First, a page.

Creeper cards at Defcon 2012, via Flickr / vissago
A few days ago, just moments before she was to give a talk on sex and drugs at Security Bside SF, a technical conference in San Francisco, Violet Blue was told she couldn't go on. Her talk, organizers worried, could possibly trigger survivors of sexual assault in the audience.
Blue, a respected sexual educator and journalist whose work is primarily focuses on the intersection of sexuality and technology, frequently speaks on television and at tech conferences on matters of sex, porn, and the tech world. She often focuses on women's representation and sexual consent. So to hear that her talk on sex and drugs was canceled due to concern about her subject material was extremely surprising. In the hours that followed, she discovered that it was a feminist organization, Ada Initiative, that had become concerned about the subject matter of her talk and had spoken to conference organizers.
Both Violet and Ada Initiative have published their own accounts of the situation on their respective websites. From Violet Blue's response:
What Ada Initiative has done here is the opposite of harm reduction. In addition, I want to state for the record that the so-called “creeper cards” are also the opposite of harm reduction. Both things, while seemingly not directly related, create damage to the community and offer no solutions to the very issues they trade on in order to advance the narrow agendas of the people behind them.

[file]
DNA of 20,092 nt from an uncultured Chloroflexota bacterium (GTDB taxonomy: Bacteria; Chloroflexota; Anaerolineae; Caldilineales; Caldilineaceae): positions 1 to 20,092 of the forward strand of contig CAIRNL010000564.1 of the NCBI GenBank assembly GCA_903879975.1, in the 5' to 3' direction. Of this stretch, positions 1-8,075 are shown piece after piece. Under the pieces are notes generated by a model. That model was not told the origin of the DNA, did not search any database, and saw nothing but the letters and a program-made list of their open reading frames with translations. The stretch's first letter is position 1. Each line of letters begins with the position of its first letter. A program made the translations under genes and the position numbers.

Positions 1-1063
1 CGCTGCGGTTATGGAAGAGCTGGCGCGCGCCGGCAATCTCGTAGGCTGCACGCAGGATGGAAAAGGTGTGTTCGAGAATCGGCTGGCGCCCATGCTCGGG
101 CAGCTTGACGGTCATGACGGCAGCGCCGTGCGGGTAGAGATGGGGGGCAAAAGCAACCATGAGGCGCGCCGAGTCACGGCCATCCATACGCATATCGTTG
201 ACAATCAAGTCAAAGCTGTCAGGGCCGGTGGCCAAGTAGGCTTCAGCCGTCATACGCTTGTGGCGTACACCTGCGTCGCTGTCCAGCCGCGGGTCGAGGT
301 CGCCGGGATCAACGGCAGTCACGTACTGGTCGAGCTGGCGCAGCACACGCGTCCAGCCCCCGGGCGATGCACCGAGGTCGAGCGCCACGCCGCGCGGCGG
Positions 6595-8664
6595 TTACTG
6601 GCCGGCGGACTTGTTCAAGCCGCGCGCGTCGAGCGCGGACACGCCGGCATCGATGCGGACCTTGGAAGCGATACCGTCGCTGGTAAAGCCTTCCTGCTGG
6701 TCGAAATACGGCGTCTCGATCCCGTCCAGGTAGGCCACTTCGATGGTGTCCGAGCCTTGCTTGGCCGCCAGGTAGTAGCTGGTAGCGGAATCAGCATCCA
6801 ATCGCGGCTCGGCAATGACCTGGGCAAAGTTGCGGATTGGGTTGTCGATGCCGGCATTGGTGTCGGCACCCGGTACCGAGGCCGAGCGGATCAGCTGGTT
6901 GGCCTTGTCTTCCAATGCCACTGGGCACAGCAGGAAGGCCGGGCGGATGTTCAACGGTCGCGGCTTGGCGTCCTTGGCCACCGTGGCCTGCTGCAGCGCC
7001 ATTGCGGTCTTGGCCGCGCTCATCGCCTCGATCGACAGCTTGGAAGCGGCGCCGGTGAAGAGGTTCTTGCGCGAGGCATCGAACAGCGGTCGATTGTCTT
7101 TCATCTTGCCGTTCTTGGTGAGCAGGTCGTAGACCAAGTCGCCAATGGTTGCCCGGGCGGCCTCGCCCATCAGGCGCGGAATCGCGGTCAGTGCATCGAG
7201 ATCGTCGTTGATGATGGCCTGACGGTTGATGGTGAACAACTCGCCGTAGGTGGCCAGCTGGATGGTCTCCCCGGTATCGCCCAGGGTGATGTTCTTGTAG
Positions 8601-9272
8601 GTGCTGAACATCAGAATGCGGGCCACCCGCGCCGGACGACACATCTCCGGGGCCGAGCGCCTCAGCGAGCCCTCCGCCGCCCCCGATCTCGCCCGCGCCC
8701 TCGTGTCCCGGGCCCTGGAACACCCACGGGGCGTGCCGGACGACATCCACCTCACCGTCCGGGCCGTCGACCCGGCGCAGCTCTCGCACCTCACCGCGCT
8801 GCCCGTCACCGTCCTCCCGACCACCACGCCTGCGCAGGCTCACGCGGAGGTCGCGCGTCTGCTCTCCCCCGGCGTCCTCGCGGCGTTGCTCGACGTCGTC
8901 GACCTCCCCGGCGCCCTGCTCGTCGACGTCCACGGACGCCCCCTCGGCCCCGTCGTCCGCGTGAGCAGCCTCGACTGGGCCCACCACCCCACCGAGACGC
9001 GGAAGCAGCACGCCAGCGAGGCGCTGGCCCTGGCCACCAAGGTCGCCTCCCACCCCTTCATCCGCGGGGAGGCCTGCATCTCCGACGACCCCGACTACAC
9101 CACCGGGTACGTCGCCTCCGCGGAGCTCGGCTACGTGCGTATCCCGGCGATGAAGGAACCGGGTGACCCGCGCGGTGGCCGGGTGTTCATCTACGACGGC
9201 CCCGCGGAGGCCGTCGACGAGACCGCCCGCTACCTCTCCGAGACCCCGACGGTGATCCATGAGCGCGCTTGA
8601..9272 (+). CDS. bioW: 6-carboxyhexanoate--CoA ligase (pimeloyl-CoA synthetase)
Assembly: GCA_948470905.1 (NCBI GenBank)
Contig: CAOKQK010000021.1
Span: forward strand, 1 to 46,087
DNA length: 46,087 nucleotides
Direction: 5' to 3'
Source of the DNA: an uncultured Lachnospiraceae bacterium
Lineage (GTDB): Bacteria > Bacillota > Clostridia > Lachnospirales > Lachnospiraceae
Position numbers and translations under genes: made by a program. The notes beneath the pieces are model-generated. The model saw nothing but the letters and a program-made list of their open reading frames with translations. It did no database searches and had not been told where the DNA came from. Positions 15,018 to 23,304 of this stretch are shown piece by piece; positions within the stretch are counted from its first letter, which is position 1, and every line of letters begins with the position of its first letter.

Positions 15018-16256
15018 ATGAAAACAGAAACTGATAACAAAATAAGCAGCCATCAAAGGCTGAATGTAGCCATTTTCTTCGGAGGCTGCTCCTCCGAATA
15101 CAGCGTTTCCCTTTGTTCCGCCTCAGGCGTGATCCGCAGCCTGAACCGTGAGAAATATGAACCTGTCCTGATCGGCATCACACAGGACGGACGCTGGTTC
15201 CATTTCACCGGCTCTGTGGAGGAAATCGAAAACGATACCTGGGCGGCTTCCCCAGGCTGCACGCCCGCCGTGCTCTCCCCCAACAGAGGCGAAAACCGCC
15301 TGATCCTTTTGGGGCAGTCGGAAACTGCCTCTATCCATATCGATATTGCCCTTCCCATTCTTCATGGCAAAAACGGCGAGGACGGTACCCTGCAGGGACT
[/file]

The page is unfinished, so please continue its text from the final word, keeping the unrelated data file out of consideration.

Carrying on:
Ms. Blue’s talk would've explored sex on various types of drugs, but from a harm reduction perspective. “Creeper cards” are cards that women informally pass at some technical conferences to men who are behaving sexually inappropriately. They are a symbolic response against the prevalence of sexual harassment at past conferences. At a recent hacker convention in Germany, someone immediately plastered the wall with some creeper cards in the outline of a nude woman’s body.
Ada Initiative's statement focuses mostly on the fact that the talk would've been “off-topic” and that not enough warning was given--Ms. Blue only finalized her remarks a couple hours before she was set to appear--for women to avoid the talk if they found it triggering. "Moreover, unlike some highly charged other topics in the technical world," their statement goes on, "it is very unlikely that your audience has a uniformly, or even widely-held, negative opinion of harassment and assault.”
The Ada Initiative is stating, in other words, that the attendees of Security Bsides San Francisco do not have a widely-held negative opinion of sexual harassment and assault.
To this point Valerie, founder of the Ada Initiative, said that while she is not aware of any specific survey or research that has delved into the views of hacker conference attendees that anecdotally, at least, her organization has come into contact with innumerable examples of sexual harassment and assault being an accepted part of hacker culture. She says that she has spoken with several women who claim that it is in fact “fundamental” to the culture.